Living with the North Korean threat

North Korean leader Kim Jong Un inspects the defence detachment on Jangjae Islet on May 5, 2017.
North Korean leader Kim Jong Un inspects the defence detachment on Jangjae Islet on May 5, 2017.PHOTO: REUTERS

Tensions on the Korean peninsula have risen in recent weeks, with Pyongyang unleashing war threats against the United States and its allies. What is it like living within striking range of North Korea's artillery and missiles? Our correspondents in South Korea and Japan take stock of the mood in these two countries.

South Koreans unfazed by North's 'usual' sabre-rattling

While their government and military are keeping watch on nuclear- armed North Korea amid current tensions, many South Koreans are in holiday mode this week.

"To a certain extent, we are immune to North Korea's provocative actions over the years," said financial consultant Kim Min Ji, 27, who read about North Korea's failed missile test last Saturday in the news but did not bother with the details.

She is taking a break with her family in south-eastern Ulsan city because of the Golden Week holidays.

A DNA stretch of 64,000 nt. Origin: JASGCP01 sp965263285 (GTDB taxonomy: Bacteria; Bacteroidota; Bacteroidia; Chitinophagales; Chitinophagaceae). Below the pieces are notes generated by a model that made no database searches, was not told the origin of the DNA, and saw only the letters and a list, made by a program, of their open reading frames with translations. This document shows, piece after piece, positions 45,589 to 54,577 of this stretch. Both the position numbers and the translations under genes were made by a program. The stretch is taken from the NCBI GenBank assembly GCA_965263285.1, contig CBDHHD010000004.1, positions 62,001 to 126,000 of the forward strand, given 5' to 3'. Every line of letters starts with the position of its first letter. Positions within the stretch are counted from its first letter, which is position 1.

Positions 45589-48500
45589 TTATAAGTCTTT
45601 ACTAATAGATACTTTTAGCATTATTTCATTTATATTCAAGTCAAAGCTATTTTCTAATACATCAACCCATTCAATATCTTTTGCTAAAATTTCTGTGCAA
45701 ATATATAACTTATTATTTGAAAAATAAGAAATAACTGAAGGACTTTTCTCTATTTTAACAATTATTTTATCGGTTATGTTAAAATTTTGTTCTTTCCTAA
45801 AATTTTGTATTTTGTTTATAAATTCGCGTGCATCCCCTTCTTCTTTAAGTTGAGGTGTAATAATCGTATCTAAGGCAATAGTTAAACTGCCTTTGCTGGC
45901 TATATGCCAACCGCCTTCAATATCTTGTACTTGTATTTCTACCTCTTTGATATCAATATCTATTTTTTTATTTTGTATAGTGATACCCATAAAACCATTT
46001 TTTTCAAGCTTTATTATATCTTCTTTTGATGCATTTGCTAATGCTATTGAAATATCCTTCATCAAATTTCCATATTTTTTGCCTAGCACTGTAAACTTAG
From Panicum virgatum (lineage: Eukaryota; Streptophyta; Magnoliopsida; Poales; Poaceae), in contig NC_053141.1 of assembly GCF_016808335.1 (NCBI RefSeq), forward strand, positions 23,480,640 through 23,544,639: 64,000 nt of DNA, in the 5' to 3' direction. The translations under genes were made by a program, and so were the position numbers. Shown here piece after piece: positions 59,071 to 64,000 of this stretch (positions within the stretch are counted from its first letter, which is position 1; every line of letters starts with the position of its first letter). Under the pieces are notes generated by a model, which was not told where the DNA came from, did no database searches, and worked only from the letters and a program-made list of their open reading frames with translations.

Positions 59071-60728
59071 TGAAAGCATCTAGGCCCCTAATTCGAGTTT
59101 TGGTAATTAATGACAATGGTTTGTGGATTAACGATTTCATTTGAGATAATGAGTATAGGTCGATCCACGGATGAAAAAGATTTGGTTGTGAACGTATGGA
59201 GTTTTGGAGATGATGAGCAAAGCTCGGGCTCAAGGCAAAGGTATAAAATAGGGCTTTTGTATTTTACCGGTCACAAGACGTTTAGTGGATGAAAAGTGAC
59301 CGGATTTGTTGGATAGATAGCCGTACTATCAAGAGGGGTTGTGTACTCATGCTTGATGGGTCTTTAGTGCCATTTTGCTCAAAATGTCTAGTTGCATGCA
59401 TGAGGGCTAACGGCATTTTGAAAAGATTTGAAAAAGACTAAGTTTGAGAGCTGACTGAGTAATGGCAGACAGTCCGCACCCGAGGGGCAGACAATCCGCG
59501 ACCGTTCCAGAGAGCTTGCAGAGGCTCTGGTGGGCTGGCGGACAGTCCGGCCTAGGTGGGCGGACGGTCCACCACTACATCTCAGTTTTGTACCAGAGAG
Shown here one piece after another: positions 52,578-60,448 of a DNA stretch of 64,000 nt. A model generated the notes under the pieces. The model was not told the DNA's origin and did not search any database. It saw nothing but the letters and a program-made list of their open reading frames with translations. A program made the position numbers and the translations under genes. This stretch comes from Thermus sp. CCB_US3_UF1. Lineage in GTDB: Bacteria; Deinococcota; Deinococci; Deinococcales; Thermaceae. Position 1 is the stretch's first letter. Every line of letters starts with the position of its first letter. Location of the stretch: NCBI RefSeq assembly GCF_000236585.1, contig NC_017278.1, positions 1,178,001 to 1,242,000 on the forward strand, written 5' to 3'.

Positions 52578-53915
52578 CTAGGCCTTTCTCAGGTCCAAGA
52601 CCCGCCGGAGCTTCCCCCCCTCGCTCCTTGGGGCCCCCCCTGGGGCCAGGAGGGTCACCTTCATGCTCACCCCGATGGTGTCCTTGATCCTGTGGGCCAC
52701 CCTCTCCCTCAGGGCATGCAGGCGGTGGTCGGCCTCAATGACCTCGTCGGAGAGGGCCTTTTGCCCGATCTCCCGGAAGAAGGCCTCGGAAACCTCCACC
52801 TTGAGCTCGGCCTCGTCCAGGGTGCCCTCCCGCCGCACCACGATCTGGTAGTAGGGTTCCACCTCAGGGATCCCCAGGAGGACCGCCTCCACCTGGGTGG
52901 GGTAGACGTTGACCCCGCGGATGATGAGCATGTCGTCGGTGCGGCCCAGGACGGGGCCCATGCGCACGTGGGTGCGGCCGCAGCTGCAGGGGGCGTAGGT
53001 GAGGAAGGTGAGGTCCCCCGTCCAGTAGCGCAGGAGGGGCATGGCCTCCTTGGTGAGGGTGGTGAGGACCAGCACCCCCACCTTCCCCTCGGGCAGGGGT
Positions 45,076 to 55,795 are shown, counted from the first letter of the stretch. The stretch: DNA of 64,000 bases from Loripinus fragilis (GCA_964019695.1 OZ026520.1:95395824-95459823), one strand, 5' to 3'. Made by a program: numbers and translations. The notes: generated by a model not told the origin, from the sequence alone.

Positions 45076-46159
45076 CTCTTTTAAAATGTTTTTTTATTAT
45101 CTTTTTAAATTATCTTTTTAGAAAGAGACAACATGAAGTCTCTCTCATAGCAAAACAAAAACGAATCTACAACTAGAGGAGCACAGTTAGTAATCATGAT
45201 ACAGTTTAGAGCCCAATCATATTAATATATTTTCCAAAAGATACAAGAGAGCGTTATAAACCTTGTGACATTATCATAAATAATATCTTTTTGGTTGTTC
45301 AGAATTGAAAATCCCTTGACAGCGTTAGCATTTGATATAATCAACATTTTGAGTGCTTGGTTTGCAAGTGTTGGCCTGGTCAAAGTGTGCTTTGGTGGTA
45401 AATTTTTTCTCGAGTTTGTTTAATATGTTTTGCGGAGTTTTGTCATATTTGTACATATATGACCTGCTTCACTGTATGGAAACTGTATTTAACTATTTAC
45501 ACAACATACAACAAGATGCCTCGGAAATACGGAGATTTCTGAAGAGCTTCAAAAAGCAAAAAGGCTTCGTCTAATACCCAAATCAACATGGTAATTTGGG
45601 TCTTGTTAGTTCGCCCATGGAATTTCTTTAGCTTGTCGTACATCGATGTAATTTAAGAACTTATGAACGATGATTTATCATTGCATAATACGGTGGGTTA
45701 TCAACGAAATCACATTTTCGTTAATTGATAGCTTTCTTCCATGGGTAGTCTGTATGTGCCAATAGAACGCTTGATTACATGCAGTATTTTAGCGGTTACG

Event organiser Jeong Da Hye,27, said only the older generation, like her parents who are in their 50s, are worried about talk of a military option, which could lead to full-out war. "But I think those are just political calculations... Missile and nuclear threats are the usual thing."

As the 1950-1953 Korean War ended in a truce, the two Koreas are technically still at war. Pyongyang has been conducting nuclear and missile tests, and aiming to develop an intercontinental missile capable of hitting the US mainland.

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Japanese gear up in face of danger, but many remain stoic

Half an hour after North Korea launched a ballistic missile, albeit unsuccessfully, last Saturday, trains running 1,200km away in Tokyo's extensive underground metro network ground to a halt.

Flak from Japanese reluctant to let wayward North Korea disrupt everyday life came fast and furious.

Notwithstanding their protests, there has been a surge of interest in how to guard against ballistic missile and nuclear attacks.

 

Japan has drawn up detailed civil defence guidelines on its Cabinet Secretariat Civil Protection portal on what people should do in the event of an attack. The website's page views jumped exponentially from 450,000 in March to about three million last month.

Companies specialising in nuclear bunkers and air purifiers that can remove radioactive and chemical substances say they are receiving more inquiries about products.

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